This book is the second novel written by Donna Tartt, and follows the story of Harriet Dufresnes, an intelligent 12-year-old girl possessing a sometimes cold manner and dark toughness. Set in Mississippi in the late 20th Centure, it has a Southern Gothic atmosphere, and Tartt communicates the impression of a once bustling town now faded and crumbling; of once-proud ‘old money’ families rubbing shoulders with rednecks and hillbillies.
In the prologue we learn that while she was still a baby, her 9-year old brother Robin had been callously murdered, with the only witnesses being herself and her sister Allison, 4-years-old at the time, who has repressed the event to such an extent that no helpful information can be drawn forward, and as time passes and the murder remains unsolved it has a cruel ripple effect on everyone within and connected to the family, with their lives slowly unraveling into tatters.
Harriet remains in the care of her damaged Mother who floats throughout the story in a state of dreamy misery, a number of Aunts, with the main responsibility for her upkeep falling to her Grandmother Edie who comes across in part as an older, life weary Harriet, the family’s loyal housekeeper and a Father who, shortly after his sons murder, left to join his Mistress in Nashville. Harriet’s spirited nature sits at odds with that of all those besides her Grandmother, and her love of mystery, gore and horror is kept fed by the perplexing events surrounding her brother murder.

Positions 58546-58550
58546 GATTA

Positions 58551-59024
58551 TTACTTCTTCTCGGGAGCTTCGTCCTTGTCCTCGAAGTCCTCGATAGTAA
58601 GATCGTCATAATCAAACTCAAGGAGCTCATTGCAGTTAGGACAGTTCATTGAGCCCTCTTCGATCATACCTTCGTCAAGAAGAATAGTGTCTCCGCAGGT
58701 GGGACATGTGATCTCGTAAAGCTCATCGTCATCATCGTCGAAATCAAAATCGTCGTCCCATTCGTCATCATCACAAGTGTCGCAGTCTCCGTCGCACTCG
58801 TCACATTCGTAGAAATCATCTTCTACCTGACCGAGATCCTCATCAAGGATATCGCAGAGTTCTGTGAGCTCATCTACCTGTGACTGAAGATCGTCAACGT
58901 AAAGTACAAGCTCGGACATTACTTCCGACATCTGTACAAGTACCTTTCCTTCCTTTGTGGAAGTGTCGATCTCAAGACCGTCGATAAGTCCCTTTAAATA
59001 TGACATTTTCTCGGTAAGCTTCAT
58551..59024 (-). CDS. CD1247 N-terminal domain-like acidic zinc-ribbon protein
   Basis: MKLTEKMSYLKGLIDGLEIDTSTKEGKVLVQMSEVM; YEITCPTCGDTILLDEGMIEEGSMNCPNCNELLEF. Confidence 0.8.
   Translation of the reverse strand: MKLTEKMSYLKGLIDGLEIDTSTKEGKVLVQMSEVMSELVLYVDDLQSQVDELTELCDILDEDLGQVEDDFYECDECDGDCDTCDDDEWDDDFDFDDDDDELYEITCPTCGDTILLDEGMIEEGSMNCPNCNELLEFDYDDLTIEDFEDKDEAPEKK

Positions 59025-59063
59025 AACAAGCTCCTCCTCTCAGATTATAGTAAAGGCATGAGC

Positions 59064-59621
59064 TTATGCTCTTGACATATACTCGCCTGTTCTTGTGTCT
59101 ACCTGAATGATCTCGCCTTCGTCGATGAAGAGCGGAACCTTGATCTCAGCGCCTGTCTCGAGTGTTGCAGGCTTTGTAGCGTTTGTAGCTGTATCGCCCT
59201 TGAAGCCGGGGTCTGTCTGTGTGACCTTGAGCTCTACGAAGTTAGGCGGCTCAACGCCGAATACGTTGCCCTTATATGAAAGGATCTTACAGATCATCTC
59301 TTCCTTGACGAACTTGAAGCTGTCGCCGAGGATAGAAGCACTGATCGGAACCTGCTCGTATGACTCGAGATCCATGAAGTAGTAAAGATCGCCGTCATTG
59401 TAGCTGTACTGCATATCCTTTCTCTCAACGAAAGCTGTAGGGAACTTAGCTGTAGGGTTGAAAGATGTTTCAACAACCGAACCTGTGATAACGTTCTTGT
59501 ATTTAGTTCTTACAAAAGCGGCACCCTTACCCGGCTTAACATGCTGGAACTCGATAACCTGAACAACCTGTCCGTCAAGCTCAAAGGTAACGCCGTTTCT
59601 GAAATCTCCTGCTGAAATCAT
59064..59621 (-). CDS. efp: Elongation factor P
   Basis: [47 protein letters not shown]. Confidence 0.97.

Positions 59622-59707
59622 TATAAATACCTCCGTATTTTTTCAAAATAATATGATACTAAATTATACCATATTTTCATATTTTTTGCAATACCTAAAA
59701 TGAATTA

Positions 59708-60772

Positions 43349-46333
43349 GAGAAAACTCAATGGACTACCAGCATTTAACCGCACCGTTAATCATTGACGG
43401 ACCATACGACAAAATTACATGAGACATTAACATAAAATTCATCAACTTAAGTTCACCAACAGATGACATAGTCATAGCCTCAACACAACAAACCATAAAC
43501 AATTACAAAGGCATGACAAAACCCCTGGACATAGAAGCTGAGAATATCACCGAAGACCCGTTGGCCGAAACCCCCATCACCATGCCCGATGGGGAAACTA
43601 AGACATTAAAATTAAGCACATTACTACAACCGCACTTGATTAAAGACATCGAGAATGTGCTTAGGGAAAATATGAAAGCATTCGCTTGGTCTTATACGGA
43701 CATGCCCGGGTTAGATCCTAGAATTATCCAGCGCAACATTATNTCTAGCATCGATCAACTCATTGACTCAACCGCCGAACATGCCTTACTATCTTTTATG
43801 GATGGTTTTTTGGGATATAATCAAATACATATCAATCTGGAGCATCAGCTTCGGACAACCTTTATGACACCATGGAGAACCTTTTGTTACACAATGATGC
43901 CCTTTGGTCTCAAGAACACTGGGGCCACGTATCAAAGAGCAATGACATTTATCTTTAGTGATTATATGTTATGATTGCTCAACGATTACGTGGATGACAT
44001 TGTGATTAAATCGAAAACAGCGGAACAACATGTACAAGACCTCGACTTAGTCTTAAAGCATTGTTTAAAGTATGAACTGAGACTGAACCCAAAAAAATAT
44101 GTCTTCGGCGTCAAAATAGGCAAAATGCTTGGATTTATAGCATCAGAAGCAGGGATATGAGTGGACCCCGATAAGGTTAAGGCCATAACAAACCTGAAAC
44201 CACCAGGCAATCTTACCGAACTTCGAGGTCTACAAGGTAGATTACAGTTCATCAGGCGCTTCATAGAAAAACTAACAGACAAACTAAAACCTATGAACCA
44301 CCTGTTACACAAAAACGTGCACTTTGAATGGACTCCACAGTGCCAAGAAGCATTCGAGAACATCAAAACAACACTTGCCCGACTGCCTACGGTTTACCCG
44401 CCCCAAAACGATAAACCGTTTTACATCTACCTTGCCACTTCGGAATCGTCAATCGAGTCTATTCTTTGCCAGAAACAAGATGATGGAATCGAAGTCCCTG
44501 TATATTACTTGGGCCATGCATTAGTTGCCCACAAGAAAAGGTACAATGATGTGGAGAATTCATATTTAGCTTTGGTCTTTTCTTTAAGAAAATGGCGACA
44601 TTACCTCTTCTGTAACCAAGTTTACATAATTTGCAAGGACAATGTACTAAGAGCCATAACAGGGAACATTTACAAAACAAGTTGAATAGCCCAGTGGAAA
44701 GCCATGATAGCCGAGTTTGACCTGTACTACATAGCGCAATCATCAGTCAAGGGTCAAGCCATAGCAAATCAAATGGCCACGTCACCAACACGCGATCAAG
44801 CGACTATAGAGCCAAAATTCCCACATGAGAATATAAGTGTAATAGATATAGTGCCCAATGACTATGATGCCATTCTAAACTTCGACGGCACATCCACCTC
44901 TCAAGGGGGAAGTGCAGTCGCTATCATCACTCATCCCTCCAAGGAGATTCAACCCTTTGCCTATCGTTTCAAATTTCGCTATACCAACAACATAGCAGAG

She resolves to right the wrong and undo the damage that Robin’s murder brought to her family, concluding that answers would bring healing, and she decides to track down and punish her brothers killer, who she eventually concludes to be Danny Ratliff, a former classmate of Robin’s. Her consequent obsessive stalking of him in turn triggers a state of fixated mania within him, leading towards a darkly explosive conclusion.
This is a book as much about the mystery of murder and revenge as it is about family dynamics, filled with dark humour, moments of profound revelation and an insight into the psyche of both good and bad.
If you find this book as enjoyable as I did, Donna Tartt’s debut novel The Secret History is also well worth a read.